Whoever said community spirit has seen better days?
It’s a question locals from the quiet and unspoilt surrounds of Abbeyshrule answered in the most emphatic of fashions last Thursday as villagers rallied behind its bid for environmental as well as international acclaim.
From early morning, you could almost feel the sense of anticipation and excitement. The rationale behind such overriding sentiment was two fold as hopes remained high of retaining its Tidy Towns crown for another year while more pertinently its entry into this year’s Entente Florale competition was the only topic up for discussion amongst locals.
Internationally recognised, the contest saw 12 curiously named ‘jury members’ arrive in the village as part of a wider judging process under the event’s small villages category.
For those behind its bid, the many months of industrious planning and endless labour appeared to pay off.
Standing alongside his fellow FAS scheme worker, Pat Burns, Legan man John Joe Ward told of the exhaustive, but worthwhile efforts that had gone into last week’s visit.
“It’s has been hectic, it’s been a holy terror in fact,” he explained as jury members made their way into the grounds of Abbeyshrule’s Cistercian Abbey. “They (organisers) would want you to work until 4am this morning.”
Whatever about those demands, both men afforded themselves a brief smile as they cast a quick glance around the village’s manicured greens.
“I’m 20 years on this (FAS) and 10 years around these parts but I have never seen the place looking so well,” added John Joe.
His close friend and co-worker said his task had been simple-to “cut the grass and get the flowers ready”.
Asked about the prospect of getting a day or two off in recognition of their efforts, he quipped: “Ah I don’t know, I doubt it.”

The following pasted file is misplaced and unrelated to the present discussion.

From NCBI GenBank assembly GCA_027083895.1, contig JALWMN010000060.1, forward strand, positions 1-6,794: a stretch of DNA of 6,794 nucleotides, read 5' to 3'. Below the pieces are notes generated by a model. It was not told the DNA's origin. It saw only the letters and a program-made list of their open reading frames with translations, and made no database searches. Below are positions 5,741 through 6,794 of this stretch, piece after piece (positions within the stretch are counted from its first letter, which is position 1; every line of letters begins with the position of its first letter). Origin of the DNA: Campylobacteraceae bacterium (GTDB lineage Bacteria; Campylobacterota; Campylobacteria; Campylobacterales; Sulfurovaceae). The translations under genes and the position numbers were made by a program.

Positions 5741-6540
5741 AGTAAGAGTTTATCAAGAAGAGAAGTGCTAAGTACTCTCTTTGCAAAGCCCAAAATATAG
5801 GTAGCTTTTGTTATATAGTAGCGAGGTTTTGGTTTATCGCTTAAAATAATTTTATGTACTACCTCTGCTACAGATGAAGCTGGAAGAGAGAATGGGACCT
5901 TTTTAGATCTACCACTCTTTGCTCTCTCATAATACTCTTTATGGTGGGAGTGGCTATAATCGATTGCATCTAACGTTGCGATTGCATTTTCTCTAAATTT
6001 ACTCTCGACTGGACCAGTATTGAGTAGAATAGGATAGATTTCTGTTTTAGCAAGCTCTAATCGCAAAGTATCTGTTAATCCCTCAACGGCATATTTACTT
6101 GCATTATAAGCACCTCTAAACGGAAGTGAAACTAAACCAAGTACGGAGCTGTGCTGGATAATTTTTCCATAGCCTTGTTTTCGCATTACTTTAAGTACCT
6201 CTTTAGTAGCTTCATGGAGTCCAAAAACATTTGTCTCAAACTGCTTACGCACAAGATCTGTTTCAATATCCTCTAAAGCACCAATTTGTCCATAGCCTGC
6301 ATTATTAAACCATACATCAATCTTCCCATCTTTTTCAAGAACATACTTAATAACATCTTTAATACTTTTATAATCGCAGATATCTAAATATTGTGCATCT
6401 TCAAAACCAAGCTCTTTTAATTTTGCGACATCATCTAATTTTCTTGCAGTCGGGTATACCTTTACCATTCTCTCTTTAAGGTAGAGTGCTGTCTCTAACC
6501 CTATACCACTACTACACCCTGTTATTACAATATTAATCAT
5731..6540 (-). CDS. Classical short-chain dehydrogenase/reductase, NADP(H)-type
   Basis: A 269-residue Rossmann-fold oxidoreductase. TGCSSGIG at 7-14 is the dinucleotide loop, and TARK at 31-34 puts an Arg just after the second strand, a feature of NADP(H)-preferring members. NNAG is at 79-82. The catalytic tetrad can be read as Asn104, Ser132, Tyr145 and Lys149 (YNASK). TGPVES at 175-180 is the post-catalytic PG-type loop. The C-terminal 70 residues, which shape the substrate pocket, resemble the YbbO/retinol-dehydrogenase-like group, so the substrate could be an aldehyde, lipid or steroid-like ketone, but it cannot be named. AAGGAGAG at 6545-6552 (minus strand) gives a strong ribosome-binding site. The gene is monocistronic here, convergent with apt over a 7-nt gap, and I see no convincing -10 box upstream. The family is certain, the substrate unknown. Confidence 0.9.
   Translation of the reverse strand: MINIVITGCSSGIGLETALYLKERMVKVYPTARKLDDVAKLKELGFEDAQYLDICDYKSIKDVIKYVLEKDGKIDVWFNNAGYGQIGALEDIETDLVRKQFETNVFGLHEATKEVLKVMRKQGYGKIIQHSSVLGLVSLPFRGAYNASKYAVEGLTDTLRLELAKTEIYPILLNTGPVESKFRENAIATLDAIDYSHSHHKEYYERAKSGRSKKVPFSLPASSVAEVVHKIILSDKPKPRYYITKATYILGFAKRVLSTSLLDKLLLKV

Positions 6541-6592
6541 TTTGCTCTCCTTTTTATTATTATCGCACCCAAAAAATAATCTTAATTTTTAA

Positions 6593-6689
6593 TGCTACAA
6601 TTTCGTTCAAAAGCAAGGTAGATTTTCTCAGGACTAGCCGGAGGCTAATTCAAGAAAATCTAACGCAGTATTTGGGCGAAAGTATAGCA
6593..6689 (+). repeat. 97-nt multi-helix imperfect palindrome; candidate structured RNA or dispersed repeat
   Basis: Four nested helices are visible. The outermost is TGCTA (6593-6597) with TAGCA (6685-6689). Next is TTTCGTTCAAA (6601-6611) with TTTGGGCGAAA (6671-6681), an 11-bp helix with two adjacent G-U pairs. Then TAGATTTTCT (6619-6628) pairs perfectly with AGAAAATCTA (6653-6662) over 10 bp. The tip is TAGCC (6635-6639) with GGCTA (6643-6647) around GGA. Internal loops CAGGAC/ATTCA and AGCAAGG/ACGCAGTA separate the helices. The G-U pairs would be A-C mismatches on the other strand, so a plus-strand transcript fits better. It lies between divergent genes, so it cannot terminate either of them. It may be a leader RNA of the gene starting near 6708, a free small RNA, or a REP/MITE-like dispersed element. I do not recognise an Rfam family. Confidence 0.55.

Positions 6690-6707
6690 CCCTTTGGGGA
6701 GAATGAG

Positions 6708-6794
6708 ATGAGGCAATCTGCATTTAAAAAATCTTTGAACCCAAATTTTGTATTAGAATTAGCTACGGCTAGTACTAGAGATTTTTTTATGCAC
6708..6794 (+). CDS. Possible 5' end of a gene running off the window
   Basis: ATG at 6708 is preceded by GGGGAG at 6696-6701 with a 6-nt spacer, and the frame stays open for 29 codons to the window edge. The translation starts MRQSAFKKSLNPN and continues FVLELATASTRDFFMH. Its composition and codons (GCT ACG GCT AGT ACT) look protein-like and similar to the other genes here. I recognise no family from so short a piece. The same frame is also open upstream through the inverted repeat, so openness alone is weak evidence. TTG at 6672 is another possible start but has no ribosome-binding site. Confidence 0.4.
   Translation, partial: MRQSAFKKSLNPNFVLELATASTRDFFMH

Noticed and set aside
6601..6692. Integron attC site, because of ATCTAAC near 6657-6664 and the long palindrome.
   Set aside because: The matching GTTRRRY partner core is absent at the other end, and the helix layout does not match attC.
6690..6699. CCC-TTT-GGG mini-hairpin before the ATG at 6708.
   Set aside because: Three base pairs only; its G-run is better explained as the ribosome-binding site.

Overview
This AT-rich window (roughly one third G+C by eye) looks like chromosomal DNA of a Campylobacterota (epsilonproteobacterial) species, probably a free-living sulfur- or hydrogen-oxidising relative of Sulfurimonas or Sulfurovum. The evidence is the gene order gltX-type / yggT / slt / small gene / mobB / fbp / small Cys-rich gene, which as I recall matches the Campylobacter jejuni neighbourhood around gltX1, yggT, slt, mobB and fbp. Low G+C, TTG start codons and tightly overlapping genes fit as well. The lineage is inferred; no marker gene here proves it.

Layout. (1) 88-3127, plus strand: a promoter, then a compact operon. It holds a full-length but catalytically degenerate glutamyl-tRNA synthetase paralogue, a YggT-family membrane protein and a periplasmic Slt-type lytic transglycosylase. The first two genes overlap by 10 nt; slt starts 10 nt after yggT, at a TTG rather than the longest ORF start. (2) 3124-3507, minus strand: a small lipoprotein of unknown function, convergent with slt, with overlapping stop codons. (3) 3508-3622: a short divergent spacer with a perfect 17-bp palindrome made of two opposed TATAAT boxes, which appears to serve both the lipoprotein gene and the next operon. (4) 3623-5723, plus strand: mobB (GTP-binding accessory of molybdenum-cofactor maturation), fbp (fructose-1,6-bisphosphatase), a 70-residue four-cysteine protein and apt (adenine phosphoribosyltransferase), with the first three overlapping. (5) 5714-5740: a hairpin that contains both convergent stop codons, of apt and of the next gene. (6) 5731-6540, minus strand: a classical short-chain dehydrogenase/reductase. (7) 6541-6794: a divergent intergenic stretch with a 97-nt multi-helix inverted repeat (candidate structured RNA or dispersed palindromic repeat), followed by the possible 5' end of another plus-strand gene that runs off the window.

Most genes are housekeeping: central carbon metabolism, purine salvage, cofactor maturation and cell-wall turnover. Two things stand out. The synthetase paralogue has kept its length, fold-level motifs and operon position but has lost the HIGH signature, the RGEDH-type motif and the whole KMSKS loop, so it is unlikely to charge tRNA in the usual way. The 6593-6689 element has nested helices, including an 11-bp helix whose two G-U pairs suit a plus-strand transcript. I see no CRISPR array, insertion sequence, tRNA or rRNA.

Joking aside, the day had been a long time coming, especially for retired Eircom worker Gabriel Sleator.
“I moved in here four years ago after spending 20 years or so in England. My wife and my mother-in-law are both English and decided to come with us. The criteria was to find a house within 20 miles from Athlone and to tell you the truth, we couldn’t be happier.”
Speaking in glowing terms of his home in the nearby Corn Crake Meadow area, Gabriel said every little detail, from the large scale to the more mundane had been carefully planned for.
“If you stood still in the village last night you would have been painted,” he giggled. “There were people going around picking up flower petals, it was just terrific to see. Everything that has been done has made Abbeyshrule a nicer place to live.”
For some of the village’s more senior residents, like Cathal McGoey, the occasion was particularly emotional.
A permanent fixture in the locality for the past 77 years, Cathal said the introduction of a rural electrification scheme in 1948 was the only event which mirrored the events of last Thursday.
“It was very close to it as, like today, I remember there was music and a bit of ceremony to it. It shows if everybody pulls together and teaches it to the next generation just what can be achieved,” he said.
Some of that next generation, led by the likes of the Innyside Singers and O’Reilly School of Dancing, took to the stage soon after treating those present to a wide ranging display of song and dance.
Then, it was back to local establishment The Rustic Inn as jury members met in private to discuss what they had seen.
“Any white smoke yet?” shouted a more than interested by-stander as he entered its front doors.
Many more, meanwhile, stood outside as the sun shone down.
Edel Shannon and her mother, Ita Reilly were suitably impressed.
“There is very little that you could say has been out of place,” said Edel, pausing to reveal her two daughters Ellen and Leah had just taken part in the afternoon’s entertainment. “A huge amount of effort has been put in.”
Just what reward those endeavours throw up only time will tell. Whatever the result community spirit it would apppear, from an Abbeyshrule perspective at least, couldn’t be in better shape.
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